我们去纽约参观名胜古迹。 (wo men qu niu yue can guan ming sheng gu ji). This means the following: We went to New York to see the historic and scenic sites.

北京有很多名胜古迹。 (Bei jing you hen duo ming sheng gu ji). This means: Beijing has many places of historic interest and scenic beauty.

左右为难 (zuo3you4wei2nan2)

左右为难 means “to be in a dilemma” or “to be in a difficult situation.” {zuo3 = left}, {you4 = right}, {wei2 = for, towards} and {nan2 = difficult}. So, if everything to the right and the left is difficult, you are in a dilemma.

我真的不知道怎么办,这个事情让我左右为难。 (wo zhen de be zhi dao zen me ban, zhe ge shi qing rang wo zuo you wei nan). This means: I really don’t know what to do. This matter has put me in a dilemma.

守株待兔 (shou3zhu1dai4tu4)

守株待兔 literally means to guard a tree-stump waiting for rabbits; figuratively, it best translates as “to wait idly for opportunities” or to “wait for good things to come without doing anything.” {shou3 = protect},{zhu1 = tree-root}, {dai4 = to wait} and {tu4 = rabbit}. This idiom specifically talks about those who give their lives to chance and luck, and hence wait for things to come rather than taking initiative. Take at look at how this is used.

你要追求你自己的梦想,你不要守株待兔。 (ni yao zhui qui ni zi ji de meng xiang, ni bu yao shou zhu dai tu). This means the following: You don’t want to wait for good things to come to you; you want to chase your own dreams.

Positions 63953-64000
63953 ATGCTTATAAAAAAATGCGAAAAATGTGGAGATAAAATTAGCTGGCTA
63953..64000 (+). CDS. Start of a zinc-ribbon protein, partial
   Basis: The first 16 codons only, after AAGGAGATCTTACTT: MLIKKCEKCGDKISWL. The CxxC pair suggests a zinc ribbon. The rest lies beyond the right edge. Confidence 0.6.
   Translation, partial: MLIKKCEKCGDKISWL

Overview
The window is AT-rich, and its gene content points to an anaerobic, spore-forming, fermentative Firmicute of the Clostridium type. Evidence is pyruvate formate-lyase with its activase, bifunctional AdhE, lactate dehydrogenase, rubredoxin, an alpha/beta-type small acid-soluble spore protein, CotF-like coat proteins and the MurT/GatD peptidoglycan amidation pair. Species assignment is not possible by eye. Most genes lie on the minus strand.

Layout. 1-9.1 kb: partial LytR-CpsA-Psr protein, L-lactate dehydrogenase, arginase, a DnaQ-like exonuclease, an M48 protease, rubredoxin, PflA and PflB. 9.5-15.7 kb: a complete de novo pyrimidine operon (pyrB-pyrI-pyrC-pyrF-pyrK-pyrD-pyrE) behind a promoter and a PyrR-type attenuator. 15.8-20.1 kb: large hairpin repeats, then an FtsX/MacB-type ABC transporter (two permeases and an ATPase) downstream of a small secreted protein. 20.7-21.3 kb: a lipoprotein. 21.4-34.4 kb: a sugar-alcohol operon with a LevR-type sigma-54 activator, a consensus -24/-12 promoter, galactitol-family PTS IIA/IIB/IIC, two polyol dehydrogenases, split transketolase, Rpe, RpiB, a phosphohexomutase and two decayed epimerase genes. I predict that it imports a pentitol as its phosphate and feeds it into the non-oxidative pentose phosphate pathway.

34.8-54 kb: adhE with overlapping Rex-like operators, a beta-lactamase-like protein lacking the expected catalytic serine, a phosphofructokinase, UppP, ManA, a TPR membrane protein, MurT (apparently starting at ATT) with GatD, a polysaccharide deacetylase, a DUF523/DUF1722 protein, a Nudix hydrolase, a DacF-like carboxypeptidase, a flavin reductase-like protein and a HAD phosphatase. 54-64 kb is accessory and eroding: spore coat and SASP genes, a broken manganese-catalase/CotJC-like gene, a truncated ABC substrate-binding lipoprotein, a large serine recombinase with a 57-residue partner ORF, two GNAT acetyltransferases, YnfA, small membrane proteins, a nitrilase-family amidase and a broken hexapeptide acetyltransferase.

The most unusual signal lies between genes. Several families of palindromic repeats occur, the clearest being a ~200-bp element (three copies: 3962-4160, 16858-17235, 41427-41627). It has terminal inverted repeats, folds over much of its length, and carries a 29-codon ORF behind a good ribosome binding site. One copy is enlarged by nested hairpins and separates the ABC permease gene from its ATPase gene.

你快办事,不要守株待兔。 (ni kuai ban shi, bu yao shou zhu dai tu). This means the following: You shouldn’t wait for this matter to finish itself, handle it now.

二话不说 (er4hua4bu4shuo1)

二话不说 - this idiom expresses willingness to do something without thinking about it twice. {er4 = two}, {hua4 = speech}, {bu4 = no, don’t} and {shuo1 = say, speak}. Here is an example sentence.

二话不说,我会帮助他。 (er hua bu shuo, wo hui bang zhu ta). This equals: Without thinking twice, I would help him.

不由自主 (bu4you2zi4zhu3)

不由自主 means “can’t help” or “involuntarily.” {bu4 = no, not}, {you2 = from}, {zi4 = self} and {zhu3 = master, owner}. So if you look at each character, you can see why it means “can’t help.”

我不由自主地流下了眼泪。 (wo bu you zi zhu de liu xia le yan lei). This means: I can’t help shedding tears or I am unable to hold back my tears.

愚公移山 (yu2gong1yi2shan1)

Literally translating as “the old man moves mountains,” this idiom is rooted in a story about an old man who continuously attempted to move two mountains from blocking the pathway to his home; many people laughed at the old man, but he said he has a son who will continue to move this mountain after he has gone, and that his son’s son will do the same and so on. Figuratively, this translates as the “where there is a will, there is a way”; this idioms is ultimately about having dogged perseverance.

如果你想放弃,记住愚公移山。 (ru guo ni xiang fang qi, ji zhu yu gong yi shan). This means: If you want to give up, remember where there is a will, there is a way.

杀鸡给猴看 (sha1ji1gei3hou2kan4)

This is probably the coolest idiom in this article. It literally means to “kill the chicken in front of the monkey”; figuratively, it means “to make an example of somebody through punishment.” This can be used in a variety of situations, from discussion about international politics to discussions about work at your office.

他被老板解雇了,这个就是杀鸡给猴看。 (ta bei lao ban jie gu le, zhe ge jiu shi sha ji gei hou kan). This means: The boss made an example out of him by firing him.